Senate Banking Committee (Larry Downing/Reuters)
When J.P. Morgan’s CEO Jamie Dimon testified before the Senate Banking Committee last week, many articles reporting the hearing noted how kindly the super-banker was treated by the committee. Dimon flaunted his presidential cufflinks, presumably given to him by President Obama (who has also praised Dimon publicly). The senators heaped accolades upon Dimon while asking very little about how he blew up to $ 7 billion of his depositors’ money. After watching what this nation has gone through with its top bankers over the last four years, the reception Mr. Dimon received could not have been made up by Kafka. It stands as a near perfect example of institutional failure of a democratically elected institution and the supremacy of financial corporations as their replacement.
But it wasn’t always like this.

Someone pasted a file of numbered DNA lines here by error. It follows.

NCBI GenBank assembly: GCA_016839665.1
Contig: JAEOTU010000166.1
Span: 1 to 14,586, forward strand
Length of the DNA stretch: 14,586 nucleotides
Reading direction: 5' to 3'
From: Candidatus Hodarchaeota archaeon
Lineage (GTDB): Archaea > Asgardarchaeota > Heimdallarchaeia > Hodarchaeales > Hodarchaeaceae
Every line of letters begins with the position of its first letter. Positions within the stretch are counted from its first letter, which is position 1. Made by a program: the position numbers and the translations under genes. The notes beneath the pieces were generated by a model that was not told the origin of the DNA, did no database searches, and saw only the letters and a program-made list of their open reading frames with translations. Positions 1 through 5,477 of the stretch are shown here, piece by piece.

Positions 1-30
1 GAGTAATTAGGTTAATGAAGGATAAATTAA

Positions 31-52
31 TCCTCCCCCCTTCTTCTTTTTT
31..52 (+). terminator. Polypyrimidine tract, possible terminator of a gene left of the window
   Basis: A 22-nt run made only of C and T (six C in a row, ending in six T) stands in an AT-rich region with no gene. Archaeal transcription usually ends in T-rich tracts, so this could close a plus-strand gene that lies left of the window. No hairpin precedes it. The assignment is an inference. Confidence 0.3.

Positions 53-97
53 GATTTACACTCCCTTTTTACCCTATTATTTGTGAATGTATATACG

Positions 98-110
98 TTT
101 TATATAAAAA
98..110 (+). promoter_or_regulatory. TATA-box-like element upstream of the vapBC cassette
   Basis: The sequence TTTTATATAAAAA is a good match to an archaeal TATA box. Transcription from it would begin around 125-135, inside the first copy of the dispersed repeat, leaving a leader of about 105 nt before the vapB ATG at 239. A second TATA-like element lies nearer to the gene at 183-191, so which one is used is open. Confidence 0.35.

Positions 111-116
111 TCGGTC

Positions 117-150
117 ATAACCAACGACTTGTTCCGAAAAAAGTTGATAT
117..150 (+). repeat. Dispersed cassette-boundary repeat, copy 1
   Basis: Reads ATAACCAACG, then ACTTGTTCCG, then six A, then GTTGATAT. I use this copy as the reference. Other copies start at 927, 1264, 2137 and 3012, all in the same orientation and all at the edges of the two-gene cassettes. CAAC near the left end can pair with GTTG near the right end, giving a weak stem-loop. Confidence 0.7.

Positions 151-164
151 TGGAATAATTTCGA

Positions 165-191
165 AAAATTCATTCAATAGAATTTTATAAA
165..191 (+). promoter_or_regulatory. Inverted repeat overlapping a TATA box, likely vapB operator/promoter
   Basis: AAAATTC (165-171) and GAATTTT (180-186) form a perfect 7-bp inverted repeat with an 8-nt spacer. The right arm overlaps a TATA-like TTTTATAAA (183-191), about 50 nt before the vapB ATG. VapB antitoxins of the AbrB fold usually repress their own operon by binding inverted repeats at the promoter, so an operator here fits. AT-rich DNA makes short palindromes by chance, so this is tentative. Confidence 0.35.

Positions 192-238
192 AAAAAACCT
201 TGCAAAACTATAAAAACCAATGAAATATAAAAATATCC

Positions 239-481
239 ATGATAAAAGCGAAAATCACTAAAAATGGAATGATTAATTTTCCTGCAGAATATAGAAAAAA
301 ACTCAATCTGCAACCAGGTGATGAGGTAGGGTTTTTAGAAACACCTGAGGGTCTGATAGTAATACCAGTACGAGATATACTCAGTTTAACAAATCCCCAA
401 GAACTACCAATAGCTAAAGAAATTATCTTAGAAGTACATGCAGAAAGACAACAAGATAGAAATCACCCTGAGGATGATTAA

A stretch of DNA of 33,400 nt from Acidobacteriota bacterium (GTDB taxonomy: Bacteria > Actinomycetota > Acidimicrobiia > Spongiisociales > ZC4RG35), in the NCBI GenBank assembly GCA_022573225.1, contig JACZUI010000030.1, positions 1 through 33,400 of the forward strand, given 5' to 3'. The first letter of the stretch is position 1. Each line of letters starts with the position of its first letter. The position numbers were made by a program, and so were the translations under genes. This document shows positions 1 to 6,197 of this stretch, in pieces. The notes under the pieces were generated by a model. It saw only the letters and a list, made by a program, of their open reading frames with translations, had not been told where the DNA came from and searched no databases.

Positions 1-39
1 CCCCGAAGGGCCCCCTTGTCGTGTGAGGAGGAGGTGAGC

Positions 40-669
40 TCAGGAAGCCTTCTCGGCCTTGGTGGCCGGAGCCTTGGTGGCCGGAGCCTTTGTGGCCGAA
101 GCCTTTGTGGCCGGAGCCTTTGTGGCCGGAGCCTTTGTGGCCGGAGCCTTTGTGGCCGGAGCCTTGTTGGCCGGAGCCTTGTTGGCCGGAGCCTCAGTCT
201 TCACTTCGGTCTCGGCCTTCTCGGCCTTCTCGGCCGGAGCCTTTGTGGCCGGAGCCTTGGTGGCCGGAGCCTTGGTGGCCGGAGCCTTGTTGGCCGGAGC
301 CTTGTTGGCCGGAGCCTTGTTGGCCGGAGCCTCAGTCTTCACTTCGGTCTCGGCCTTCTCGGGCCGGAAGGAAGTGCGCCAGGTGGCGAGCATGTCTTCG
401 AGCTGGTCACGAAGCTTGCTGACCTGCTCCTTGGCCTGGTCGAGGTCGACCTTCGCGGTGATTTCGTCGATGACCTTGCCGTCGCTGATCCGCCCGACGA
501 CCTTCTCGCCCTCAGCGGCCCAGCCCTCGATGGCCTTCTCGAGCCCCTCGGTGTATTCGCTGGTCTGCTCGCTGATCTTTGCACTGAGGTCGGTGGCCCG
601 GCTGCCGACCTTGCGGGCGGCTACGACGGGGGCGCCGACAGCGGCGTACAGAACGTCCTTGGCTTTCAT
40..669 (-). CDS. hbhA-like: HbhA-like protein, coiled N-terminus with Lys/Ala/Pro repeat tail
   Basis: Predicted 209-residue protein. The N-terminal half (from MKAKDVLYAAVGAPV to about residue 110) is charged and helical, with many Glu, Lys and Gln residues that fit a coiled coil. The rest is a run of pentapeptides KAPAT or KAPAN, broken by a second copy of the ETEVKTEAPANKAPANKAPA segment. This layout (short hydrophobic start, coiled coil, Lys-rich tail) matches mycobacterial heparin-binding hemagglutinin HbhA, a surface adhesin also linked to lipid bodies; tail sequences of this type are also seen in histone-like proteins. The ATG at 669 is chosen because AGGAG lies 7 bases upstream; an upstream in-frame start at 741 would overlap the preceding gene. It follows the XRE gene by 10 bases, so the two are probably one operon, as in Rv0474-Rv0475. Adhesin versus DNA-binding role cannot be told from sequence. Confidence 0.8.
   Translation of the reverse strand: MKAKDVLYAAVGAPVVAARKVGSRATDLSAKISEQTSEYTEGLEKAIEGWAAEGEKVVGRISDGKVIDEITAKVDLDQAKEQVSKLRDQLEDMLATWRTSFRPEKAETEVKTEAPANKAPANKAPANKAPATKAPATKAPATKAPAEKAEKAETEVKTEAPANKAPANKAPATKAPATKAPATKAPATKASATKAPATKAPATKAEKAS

Prior to FDR and his reforms (during the 50 years of which there was not a single American financial panic), panics were quite common. Every few years, a massive loss of confidence in financial institutions would take place, destroying massive amounts of wealth and ruining the economy. In 1907, there was a massive financial panic much like in 2008. Prior to the crash, speculators began to make risky side bets with the assets of insurance companies (like speculators do with pension funds these days). Once such company, one could say the equivalent of Lehman Brothers, was the Knickerbocker Trust Company. Knickerbocker was a high flyer, with plenty of its traders and executives enjoying lavish lifestyles much like our investment bankers today. Knickerbocker, backed up by a syndicate of the nation’s top banks, engaged in an elaborate bet to corner the market on copper. A massive amount of debt was run up against bank deposits and insurance company reserves in an attempt at monopoly. This didn’t work out, naturally, so the trust collapsed and took the entire banking system down with it. There were bank runs. Industrial companies that depended on credit lines were ruined. Insurance companies failed to pay claims. Nationwide panic ensued.